“While students and prospective students will surely find the changes to the program new and different, they will still find that CTC has reasonably priced tuition for a quality education. Our financial aid staff will be working with students to provide individual assistance in an effort to bring their academic and professional goals closer to reality.”

K-12

“As we search for more effective ways to deliver quality education to our students, I have included $44.8 million in the budgets to better connect every classroom in Georgia, including those in rural areas, to the internet and digital resources students need to thrive,” Deal said. “This is part of the recommendations of the Digital Learning Task Force. It is also compatible with the Innovation in Teaching competition I initiated last year, whereby Georgia Public Broadcasting is videotaping some of the best teachers in our state and making them available to other schools.

“It is my goal that every child in any classroom in our state will have access to the best instruction possible, and this can be done by expanding the availability of our online learning.”

Pre-K

Deal said in order for students to acquire a post-secondary education, they must also have a quality pre-K program.

“Because of the progress we have made and Georgia’s existing 20-year investment in what is now recognized as one of the best pre-K programs in the country, we have been awarded an Early Learning Challenge Grant of over $50 million,” Deal said. “This money will be used to accelerate the reforms that we implemented last year.”

Criminal justice

“This year, we intend to roll out our third leg of our criminal justice reforms, the one that will sustain our previous efforts. If an offender has been equipped to enter the workforce upon release, that person will stand a greater chance of avoiding relapse,” Deal said. “If our reentry and reform efforts reduce our recidivism rate by 25 percent, we would see around 1,400 fewer crimes each year, with at least 1,100 fewer victims. This is a goal we should be able to achieve or exceed.

“These criminal justice reforms will allow non-violent offenders to break their addictions, reclaim their lives and keep taxpayers from spending $18,000 per inmate for each year they are in prison. These reforms will also increase the safety of our society.”

Deepening the port

“In the budget I am submitting to you, I have included $35 million for the deepening of the Port of Savannah. If approved, we will have $266 million, which will represent Georgia’s share of this important project,” Deal said. “I intend for us to start dredging the project this year. This was first authorized by Congress in 1999.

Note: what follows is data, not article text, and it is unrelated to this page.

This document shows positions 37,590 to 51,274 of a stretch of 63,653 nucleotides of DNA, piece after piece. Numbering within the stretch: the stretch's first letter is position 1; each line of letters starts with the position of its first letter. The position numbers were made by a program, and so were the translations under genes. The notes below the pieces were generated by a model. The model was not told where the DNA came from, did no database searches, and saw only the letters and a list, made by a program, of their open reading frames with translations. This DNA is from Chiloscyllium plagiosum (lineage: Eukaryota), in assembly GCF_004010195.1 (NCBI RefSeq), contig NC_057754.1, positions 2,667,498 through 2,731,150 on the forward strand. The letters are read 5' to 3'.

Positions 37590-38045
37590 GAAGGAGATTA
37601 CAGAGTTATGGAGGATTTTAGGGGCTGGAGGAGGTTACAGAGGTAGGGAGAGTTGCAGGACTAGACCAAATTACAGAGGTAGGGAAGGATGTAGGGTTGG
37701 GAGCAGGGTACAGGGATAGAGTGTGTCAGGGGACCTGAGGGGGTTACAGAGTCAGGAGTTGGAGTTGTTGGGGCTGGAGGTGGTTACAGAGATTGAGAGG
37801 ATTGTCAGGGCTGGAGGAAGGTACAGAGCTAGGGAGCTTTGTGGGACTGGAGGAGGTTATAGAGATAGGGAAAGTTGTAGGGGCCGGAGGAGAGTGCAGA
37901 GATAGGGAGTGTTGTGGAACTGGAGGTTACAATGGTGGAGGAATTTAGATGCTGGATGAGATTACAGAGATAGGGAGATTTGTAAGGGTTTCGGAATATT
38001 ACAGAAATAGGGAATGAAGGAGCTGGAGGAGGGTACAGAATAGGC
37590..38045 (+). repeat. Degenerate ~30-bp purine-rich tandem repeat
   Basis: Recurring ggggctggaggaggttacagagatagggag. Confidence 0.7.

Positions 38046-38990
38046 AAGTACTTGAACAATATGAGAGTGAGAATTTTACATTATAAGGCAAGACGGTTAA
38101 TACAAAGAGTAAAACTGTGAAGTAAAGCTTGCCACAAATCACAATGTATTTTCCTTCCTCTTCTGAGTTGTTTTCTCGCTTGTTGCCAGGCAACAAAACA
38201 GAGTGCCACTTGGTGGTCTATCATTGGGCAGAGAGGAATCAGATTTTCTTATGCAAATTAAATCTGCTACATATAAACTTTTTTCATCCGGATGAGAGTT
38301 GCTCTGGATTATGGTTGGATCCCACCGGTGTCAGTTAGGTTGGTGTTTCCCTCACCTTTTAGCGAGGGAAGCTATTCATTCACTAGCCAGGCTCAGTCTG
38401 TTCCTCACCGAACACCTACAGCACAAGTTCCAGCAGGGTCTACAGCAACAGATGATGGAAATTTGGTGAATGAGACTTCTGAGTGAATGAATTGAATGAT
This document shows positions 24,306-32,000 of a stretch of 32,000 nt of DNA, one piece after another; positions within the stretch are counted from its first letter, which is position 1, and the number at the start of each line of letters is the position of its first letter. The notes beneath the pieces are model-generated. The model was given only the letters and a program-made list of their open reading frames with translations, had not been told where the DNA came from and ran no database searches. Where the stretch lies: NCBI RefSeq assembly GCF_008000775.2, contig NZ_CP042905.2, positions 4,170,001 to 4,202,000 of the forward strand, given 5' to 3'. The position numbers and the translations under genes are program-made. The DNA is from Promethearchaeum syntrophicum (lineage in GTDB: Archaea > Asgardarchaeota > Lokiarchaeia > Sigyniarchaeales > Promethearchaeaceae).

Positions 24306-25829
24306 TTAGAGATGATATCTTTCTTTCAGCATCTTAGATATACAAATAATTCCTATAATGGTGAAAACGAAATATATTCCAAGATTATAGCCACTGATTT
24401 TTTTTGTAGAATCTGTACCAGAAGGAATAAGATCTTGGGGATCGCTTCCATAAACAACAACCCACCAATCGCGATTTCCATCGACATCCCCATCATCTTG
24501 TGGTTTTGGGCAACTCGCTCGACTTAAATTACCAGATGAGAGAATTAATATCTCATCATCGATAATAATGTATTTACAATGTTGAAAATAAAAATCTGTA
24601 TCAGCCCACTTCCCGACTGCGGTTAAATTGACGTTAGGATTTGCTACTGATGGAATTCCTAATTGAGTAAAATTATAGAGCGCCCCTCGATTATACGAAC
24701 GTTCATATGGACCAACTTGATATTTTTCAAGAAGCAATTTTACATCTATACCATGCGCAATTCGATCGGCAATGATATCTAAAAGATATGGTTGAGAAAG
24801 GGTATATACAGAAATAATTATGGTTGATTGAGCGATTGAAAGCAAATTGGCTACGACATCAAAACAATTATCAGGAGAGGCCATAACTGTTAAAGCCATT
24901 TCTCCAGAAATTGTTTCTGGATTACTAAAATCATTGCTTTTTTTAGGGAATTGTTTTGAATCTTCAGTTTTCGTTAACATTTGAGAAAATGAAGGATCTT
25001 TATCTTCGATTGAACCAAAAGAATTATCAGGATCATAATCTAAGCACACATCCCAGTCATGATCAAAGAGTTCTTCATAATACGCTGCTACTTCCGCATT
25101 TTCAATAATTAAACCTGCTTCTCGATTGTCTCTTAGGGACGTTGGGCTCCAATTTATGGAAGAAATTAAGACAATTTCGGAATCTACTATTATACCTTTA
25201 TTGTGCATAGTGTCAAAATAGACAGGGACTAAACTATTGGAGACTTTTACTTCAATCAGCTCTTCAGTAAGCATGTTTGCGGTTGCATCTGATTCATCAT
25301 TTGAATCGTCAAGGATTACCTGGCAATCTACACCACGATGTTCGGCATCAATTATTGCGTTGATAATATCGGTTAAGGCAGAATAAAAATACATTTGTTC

“Approximately 50 percent of the cost of this project will be devoted to environmental mitigation. In addition, the project has been approved by four separate federal agencies. We have studied and planned long enough. It’s time to start moving dirt.”

History

Deal also touted his administration’s education spending and job creation record.

“Since spending on education has always been the largest part of our state budget, representing over half of all spending, it was to be expected that it would be reduced during these hard times. However, during my administration, funding for education has increased by over $930 million,” Deal said. “That does not include capital spending for education, which represents 76 percent of our entire state bond package. $239 million of this year’s capital investments went to the Department of Education for use on K-12 programs.

“Since FY 2012, nearly 50 cents of every dollar of new revenues has been dedicated to education. In the budget I am sending you for FY 2015 almost 82 percent of new revenue receipts are dedicated to education, with 68 percent of those new revenues going to K-12 alone.

“Total state funding for K-12 education has increased each year I have been governor. Funding for Quality Basic Education, the outdated formula that allocates revenue to the local school districts, has increased roughly 13 percent since FY 2011.”

He continued, “My focus on job creation is paying off. According to the federal department of labor, in the three years since I became governor, there have been approximately 217,000 new jobs added in our state, and major job announcements are almost a weekly occurrence. As a result, our state unemployment rate is the lowest it’s been in 5 years.”